A Personal Time Bank

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THEN : Changing the Time

Apple watch

 

 

NOW : Changing the Time

With the end of Daylight Savings, Time has been on my mind. That elusive concept that always seems to pass too slowly when you’re young and way too fast once you’ve crossed the half century mark of your life.

I mean, really.  One minute you’re walking down the aisle in a cap and gown and the next you’re wearing a backless gown and being wheeled down the corridor for a colonoscopy.

So, I’ve been thinking.  What if instead of simply turning the clocks back an hour in March and then gaining that hour in October, we could actually save time itself?

If all those hours of Daylight Savings were actually saved in Personal Time Bank accounts.

Every Daylight Savings we would add another hour, not be used until we turned forty or of an age when we could really appreciate time.  Our hours would accumulate and then each fall when we turn the clocks back, we could go to our time bank and withdraw whichever hour we wanted.

Think about it.  You could withdraw an hour from a day in high school when you followed your crush around, waiting for him to smile at you.  To remind yourself of how young love felt.  To help you relate to that hormonal teenage daughter sulking at you from across the kitchen table who wants only to send a text to her boyfriend and not have to listen to you bitch about her lack of respect.

You could withdraw an hour from the day your child was born and relive how it felt to cradle her in your arms.  Before she learned how to talk back.

Or maybe an hour from when you were laid up in bed with a broken bone.  An hour that would remind you to slow down, take a deep breath.  You don’t need to be there for everyone, all the time.

If you were sad over something, you could take a “happy” hour from your bank to remind you of life’s ups and downs.  Perhaps withdraw an hour to help you through a tough situation.  Or even an hour to spend with someone who is no longer with you.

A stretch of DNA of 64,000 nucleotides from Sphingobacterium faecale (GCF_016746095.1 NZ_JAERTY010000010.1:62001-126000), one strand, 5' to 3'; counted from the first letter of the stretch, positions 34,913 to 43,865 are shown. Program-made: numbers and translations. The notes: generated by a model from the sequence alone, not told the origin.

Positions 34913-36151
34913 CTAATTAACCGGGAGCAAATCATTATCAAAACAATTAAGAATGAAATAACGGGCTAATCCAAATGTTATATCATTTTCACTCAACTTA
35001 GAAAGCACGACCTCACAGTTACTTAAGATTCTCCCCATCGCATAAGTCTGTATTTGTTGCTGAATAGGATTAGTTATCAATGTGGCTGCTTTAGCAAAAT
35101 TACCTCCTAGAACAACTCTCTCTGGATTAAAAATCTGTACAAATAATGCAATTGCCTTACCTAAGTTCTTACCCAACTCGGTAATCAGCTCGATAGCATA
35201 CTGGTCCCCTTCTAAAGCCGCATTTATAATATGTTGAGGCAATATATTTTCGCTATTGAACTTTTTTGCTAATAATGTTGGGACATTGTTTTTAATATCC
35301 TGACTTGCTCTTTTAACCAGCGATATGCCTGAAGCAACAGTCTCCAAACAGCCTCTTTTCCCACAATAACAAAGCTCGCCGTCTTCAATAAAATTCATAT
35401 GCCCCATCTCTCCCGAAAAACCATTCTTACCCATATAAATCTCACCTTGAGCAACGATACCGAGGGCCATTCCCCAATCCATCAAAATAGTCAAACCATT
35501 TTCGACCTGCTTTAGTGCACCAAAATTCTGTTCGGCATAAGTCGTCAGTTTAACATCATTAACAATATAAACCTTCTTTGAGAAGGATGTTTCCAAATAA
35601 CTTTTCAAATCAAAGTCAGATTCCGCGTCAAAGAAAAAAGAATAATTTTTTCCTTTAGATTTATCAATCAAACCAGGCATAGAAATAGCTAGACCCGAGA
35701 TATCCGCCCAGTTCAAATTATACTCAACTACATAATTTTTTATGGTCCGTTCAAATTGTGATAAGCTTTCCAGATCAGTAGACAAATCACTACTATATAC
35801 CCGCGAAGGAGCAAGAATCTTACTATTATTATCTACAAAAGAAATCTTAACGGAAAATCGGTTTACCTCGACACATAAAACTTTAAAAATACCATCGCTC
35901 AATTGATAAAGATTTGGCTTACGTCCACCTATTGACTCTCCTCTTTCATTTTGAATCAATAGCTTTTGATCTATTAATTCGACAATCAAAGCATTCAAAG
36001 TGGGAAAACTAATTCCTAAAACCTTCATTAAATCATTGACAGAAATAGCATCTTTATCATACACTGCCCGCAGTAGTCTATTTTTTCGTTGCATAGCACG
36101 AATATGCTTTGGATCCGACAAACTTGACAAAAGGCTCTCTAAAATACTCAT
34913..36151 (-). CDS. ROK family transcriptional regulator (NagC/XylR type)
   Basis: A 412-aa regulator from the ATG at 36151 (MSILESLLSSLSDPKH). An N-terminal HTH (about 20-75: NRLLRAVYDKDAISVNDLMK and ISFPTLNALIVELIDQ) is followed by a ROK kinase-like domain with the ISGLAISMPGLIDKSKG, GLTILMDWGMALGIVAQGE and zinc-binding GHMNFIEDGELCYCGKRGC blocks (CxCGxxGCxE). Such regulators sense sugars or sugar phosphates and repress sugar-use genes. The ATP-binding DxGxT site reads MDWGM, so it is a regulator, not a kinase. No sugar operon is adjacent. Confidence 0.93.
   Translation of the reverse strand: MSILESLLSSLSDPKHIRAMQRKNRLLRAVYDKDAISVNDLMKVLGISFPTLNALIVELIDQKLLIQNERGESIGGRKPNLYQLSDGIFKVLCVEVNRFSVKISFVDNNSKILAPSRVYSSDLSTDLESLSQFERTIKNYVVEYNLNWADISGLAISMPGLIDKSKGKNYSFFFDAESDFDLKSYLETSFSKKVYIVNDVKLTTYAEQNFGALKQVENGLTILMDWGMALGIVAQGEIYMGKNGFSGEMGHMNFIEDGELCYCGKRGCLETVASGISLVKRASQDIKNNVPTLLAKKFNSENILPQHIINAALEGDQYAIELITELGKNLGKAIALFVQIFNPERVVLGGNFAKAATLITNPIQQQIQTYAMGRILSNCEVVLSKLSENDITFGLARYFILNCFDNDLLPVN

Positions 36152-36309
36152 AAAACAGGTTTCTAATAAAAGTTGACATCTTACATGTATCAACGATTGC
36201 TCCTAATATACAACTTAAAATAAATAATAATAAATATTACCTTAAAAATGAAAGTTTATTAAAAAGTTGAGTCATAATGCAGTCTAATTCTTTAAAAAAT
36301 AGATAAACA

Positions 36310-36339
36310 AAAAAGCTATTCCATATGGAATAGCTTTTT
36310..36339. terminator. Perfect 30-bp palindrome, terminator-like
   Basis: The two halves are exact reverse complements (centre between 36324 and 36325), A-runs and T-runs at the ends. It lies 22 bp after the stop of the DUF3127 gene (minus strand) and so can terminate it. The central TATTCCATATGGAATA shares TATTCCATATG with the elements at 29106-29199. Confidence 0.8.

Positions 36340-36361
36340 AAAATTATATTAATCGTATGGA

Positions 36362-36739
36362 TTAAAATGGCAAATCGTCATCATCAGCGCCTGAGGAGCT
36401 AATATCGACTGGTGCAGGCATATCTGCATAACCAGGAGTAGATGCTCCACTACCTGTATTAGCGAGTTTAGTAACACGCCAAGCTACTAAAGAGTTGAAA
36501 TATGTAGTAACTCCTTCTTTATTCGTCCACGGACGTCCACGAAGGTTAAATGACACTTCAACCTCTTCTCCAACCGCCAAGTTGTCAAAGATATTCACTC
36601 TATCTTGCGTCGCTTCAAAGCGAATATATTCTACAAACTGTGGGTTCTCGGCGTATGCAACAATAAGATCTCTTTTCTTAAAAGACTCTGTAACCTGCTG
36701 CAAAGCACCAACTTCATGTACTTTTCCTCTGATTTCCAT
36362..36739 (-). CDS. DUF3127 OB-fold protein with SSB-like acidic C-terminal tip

You could revisit the days when we called each other to say hello instead of sending emails.  When a text usually meant a book, a virus referred to something attacking our bodies, and a window was a large opening looking out onto the world.

And let’s take it one step further.  How about being able to withdraw against these hours whenever you needed a few extra minutes to meet a deadline? Instead of rushing from the market to the soccer game to the doctor’s to the office, you could borrow from your Time Bank and make that tightly squeezed day, just a bit easier.

Or maybe even trade hours with your friend to see how it really feels to walk in someone else’s shoes.  Oh, how we could learn to stop judging and just accept each other.

Best of all, we could loan hours to someone whose life is being cut too short.

Oh, the possibilities are limitless.

If only this were possible. But, it’s not. So, I’m going to use this hour for some “me” time.

How about you?

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2 Responses to A Personal Time Bank

  1. Jeri` Seibert says:

    I love this concept, Janie. Unfortunately, it would take me more than an hour to decide which hour to retrieve. I’m pretty much a lifelong procrastinator, so I just save the hour by not turning back the clock until I feel like it, later that same day. Its less confusing for me. Right now, I would like that time bank so I could spend a little of it with my beautiful niece, Mikelle who we recently lost, way too soon. Thanks for the distraction. Its always great to ‘time travel’ with you.
    Your friend for all time,
    Jeri

  2. Jeri Seibert says:

    I love this concept, Janie. Unfortunately, it would take me more than an hour to decide which hour to retrieve. I’m pretty much a life-long procrastinator, so I just save the hour by not turning back the clock until I decide to, later that same day. Its less confusing for me. Right now, I would like that time bank so I could spend a little of it with (or for) my beautiful niece, Mikelle who we recently lost, way too soon. Thanks for the distraction. Its always great to ‘time travel’ with you.
    Your friend for all time,
    Jeri

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